Fraud Risk Prediction in Merchant-Bank Relationship using Regression Modeling

Nishant Agarwal, Meghna Sharma

Research output: Contribution to journalArticlepeer-review

7 Citations (Scopus)

Abstract

Banking industry has gone through one of the worst crisis in recent times, and is still recovering from the after-shocks. However, there were a lot of learnings that banks would have taken away from this crisis. One of them is the need for a robust risk management system. The crisis dealt a blow to the banking system, catching them off guard when it came to foreseeing the risk. Banks, in the credit card business, face financial risk in the form of both credit risk and fraud risk. Sharma and Agarwal (2013) proposed a model for predicting the credit risk from the merchants. This paper builds upon their technique to predict the fraud risk posed by the merchants to the banks.

Fraud risk is an important aspect of risk management systems, particularly in the credit space. The uncertainty surrounding the receipt of paybacks calls for designing robust risk prediction models. Fraud risk is very different from credit risk because fraud risk does not follow a pattern. It happens suddenly, and may not always have a trend before it happens. This creates a need for separate model for fraud risk prediction. This paper develops a fraud risk prediction model that uses logistic regression technique, deployed using SAS. The setup of the study is the merchant-bank relationship in the credit card industry.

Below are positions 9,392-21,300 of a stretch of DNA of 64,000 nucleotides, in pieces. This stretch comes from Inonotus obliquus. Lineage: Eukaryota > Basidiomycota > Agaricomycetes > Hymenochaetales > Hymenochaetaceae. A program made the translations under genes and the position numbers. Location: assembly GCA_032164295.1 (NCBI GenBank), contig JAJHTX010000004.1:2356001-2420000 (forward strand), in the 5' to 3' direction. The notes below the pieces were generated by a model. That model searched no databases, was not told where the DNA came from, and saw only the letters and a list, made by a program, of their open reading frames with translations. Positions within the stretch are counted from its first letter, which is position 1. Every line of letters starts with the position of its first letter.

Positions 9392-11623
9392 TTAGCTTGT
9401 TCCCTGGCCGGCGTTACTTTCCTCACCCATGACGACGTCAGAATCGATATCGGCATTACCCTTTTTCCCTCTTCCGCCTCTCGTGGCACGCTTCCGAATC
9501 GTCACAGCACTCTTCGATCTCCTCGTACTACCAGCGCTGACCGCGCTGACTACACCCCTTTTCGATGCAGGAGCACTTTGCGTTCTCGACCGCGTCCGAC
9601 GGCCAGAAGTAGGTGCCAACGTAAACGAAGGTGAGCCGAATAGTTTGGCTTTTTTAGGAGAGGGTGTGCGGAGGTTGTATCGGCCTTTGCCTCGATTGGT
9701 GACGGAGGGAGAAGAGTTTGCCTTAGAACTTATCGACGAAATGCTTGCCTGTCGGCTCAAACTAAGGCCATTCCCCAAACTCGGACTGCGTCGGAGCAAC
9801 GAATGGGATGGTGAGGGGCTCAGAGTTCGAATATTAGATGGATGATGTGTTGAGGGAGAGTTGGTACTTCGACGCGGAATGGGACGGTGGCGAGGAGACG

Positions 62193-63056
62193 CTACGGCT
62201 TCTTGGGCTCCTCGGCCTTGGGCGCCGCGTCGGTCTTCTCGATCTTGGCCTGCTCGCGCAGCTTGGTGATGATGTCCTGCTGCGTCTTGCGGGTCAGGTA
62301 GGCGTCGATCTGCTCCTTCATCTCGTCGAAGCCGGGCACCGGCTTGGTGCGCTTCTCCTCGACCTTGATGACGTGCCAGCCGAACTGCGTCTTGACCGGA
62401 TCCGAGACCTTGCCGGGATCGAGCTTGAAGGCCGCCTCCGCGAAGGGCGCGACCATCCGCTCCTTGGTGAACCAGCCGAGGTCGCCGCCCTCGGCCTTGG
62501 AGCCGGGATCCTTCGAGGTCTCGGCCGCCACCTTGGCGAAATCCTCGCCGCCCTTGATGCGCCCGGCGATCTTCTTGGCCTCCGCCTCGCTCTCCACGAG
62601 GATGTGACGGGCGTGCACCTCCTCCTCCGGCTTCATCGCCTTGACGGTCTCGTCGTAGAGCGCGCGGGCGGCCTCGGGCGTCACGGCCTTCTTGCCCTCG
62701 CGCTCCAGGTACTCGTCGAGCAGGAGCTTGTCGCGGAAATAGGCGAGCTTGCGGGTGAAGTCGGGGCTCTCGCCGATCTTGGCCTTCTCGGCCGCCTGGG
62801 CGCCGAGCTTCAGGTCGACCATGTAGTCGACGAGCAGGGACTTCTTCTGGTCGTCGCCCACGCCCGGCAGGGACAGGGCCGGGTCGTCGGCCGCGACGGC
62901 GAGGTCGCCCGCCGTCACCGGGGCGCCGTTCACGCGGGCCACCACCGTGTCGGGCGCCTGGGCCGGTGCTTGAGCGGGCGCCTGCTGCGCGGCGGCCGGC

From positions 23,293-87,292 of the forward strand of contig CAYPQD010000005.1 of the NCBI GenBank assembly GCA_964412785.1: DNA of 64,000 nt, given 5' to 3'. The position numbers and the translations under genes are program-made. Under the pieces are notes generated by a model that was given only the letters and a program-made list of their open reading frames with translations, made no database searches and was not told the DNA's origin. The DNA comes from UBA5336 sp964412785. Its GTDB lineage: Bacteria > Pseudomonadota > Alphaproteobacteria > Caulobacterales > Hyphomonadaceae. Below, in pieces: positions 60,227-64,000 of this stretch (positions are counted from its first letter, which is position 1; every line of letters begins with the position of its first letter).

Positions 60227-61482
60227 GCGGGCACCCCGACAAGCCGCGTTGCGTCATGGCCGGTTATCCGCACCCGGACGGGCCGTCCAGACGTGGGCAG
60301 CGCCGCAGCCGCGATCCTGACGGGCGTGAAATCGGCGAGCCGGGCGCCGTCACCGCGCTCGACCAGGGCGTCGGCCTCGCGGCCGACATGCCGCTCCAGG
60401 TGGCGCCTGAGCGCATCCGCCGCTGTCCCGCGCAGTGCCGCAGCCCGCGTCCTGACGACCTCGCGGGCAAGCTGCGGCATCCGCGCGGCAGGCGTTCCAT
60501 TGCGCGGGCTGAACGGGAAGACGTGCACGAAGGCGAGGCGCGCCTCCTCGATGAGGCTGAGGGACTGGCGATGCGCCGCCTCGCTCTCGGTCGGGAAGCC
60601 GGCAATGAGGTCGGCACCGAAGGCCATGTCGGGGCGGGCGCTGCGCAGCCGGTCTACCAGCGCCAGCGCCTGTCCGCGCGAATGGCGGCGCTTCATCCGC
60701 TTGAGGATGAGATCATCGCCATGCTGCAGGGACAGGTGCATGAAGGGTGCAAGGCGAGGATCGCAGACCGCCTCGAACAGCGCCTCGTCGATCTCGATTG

The model developed in this paper triggers on a transaction level, and assigns a ‘probability score of default (PF) to each merchant for a possible fraud risk whenever a transaction is done at the merchant. Such a score warns the management in advance of probable future losses on merchant accounts. Banks can rank order merchants based on their PF score, and instead of working on the entire merchant portfolio, they can focus on the relatively riskier set of merchants. The PF model is validated by comparing the actual defaults with those predicted by the model and a good alignment is found between the two. The results show that the model can capture 62 percent frauds in the first decile when the transactions are sorted by the probability of fraud computed by the model.
Original languageEnglish
Pages (from-to)67-75
Journal Vikalpa: The Journal for Decision Makers
Volume39
Issue number3
Publication statusPublished - 1 Jul 2014

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